“Uh, Isaac.”
We all smile at each other, not knowing what comes next.
“Battle,” Katrina says. “I’ve never heard that name before. Were your parents anti-hippies who named you to protest all the babies called Love and Peace and Sunshine?”
“No,” Battle says. “Battle Hall is the building where my parents met. I’m named after a building; it’s too weird.” She grimaces.
“I’m named after a scientist,” I say, surprising myself. “Scientists are almost as weird as buildings.” Battle grins.
“What scientist?” asks Isaac.
“Nikola Tesla. I don’t really understand anything that he did, but my parents love him.”
“Oh, Tesla, right! Are they scientists?” asks Katrina.
“Mom is. Dad isn’t,” I say.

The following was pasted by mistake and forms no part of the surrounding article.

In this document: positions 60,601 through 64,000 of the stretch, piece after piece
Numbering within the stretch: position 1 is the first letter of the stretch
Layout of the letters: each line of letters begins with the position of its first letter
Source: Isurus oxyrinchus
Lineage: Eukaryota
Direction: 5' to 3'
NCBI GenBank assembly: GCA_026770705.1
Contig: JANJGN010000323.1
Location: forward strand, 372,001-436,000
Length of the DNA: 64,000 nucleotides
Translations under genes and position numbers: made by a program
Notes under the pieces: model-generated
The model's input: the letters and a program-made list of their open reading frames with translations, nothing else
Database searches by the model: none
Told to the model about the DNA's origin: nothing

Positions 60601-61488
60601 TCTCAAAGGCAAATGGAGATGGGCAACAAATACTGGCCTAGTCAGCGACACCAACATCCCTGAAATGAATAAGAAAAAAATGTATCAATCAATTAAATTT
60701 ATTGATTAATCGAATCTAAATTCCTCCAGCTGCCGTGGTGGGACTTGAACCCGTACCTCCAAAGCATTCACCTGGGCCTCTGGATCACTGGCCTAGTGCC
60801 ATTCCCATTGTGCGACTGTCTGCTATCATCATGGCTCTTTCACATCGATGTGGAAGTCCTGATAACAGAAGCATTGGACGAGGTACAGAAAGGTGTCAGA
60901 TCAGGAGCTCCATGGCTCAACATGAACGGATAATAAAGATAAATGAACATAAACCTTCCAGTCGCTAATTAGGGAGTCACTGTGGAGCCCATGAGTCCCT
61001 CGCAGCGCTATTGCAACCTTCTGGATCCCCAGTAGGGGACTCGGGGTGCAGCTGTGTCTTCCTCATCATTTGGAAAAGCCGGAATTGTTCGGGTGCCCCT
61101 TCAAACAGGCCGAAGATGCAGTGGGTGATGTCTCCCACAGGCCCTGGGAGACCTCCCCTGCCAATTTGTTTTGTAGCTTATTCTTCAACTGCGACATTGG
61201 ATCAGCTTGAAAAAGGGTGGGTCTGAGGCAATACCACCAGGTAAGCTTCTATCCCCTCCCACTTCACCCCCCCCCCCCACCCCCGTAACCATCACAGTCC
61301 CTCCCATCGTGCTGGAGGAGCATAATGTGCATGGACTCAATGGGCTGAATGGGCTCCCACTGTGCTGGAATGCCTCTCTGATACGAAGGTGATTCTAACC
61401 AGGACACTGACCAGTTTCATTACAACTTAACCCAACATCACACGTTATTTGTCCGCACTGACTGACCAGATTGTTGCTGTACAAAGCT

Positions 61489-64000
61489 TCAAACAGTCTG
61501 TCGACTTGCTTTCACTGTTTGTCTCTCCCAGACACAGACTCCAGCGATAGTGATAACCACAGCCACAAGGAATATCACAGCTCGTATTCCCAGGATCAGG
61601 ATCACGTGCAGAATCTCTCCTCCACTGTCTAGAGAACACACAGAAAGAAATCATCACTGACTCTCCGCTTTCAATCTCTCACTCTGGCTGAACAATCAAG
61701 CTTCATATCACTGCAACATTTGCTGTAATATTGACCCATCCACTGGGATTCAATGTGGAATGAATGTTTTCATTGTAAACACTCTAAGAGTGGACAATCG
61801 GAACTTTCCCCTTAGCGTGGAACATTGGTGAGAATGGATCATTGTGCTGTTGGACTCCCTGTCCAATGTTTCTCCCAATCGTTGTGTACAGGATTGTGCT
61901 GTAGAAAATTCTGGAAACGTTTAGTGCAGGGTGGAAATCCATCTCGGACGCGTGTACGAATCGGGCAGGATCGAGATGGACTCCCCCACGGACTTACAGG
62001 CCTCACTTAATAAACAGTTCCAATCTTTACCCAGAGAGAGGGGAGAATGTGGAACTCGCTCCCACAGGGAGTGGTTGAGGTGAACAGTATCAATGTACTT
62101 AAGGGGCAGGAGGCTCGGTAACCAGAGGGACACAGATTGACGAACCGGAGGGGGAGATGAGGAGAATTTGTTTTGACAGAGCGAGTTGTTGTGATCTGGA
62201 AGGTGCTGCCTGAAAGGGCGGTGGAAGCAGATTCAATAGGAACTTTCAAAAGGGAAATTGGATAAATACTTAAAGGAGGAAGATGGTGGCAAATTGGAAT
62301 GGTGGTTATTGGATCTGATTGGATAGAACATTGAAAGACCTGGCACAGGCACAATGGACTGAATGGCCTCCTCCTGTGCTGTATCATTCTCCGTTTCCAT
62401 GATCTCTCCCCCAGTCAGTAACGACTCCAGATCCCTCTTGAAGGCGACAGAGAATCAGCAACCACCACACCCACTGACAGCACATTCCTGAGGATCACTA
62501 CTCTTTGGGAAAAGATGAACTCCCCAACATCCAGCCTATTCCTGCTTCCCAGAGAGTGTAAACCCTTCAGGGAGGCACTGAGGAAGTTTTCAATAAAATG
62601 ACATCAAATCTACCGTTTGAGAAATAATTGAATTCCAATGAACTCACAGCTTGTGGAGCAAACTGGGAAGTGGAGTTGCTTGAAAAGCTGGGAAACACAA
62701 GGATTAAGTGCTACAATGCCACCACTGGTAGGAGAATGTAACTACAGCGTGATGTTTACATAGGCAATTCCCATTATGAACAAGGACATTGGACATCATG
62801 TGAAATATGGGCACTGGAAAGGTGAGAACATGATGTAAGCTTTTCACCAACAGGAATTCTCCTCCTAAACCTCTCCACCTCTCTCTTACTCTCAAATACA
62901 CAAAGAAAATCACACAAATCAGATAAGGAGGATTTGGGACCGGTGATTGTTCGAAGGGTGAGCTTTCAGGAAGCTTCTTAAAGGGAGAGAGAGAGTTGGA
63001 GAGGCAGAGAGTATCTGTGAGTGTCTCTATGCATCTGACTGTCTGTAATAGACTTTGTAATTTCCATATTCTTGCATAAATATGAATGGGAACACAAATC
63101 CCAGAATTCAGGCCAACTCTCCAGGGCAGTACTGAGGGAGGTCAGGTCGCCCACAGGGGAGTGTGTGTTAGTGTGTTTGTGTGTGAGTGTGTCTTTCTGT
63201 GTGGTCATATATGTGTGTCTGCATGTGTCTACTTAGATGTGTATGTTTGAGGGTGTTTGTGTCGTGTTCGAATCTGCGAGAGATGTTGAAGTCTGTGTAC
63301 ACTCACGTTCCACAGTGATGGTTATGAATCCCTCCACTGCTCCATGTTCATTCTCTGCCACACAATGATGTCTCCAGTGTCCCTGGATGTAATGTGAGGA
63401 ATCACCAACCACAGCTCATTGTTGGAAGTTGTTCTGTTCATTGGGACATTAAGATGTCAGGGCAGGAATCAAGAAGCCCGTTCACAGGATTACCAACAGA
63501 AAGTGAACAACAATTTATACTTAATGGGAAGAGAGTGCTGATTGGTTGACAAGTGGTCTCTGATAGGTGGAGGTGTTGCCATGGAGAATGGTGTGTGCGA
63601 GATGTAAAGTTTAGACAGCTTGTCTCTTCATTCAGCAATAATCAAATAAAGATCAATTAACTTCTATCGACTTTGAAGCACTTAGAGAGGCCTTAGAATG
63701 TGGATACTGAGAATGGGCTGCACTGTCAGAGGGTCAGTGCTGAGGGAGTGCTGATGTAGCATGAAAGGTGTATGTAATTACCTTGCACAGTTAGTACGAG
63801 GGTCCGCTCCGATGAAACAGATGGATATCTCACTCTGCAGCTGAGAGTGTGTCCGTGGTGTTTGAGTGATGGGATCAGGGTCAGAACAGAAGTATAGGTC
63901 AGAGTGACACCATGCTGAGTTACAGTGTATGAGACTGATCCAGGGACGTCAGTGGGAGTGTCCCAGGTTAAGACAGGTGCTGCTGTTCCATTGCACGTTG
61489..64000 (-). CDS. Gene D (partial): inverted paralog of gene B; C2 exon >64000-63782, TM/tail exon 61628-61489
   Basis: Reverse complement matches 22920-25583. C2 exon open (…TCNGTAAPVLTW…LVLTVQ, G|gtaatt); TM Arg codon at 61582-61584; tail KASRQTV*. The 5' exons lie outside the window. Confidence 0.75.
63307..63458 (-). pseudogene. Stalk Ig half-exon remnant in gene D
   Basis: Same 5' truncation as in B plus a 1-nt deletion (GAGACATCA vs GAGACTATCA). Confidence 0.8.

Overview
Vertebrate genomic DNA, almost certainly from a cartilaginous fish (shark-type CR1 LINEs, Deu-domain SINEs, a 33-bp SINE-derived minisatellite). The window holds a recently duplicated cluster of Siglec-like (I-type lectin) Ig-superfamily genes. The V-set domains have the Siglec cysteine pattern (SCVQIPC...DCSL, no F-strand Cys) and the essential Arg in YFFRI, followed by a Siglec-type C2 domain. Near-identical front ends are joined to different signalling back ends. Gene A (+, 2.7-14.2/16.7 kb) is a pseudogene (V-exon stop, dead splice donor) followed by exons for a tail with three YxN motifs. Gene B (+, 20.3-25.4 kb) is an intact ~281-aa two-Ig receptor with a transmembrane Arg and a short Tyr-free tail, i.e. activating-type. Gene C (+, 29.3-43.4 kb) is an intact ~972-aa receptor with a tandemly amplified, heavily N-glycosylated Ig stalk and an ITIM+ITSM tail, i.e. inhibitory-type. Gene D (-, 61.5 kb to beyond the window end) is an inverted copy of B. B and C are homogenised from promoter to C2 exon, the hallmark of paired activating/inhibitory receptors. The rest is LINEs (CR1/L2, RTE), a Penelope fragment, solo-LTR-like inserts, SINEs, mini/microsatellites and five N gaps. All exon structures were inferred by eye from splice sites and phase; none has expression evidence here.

“We’re the only ones left,” Battle says, looking around. “Let’s vacate.”
When we get outside, Katrina says, “Hold on a second, guys,” and digs in the huge black bag she’s carrying. After a minute or two, she triumphantly holds up a pack of American Spirits. “Now I just need to find the lighter. . . .” She says this with a cigarette already in her mouth.
“Hey, give me one of those,” says Isaac. She does.
“I’ve led a sheltered life. You guys both smoke?” I ask.
BOOK: Empress of the World
13.53Mb size Format: txt, pdf, ePub
ads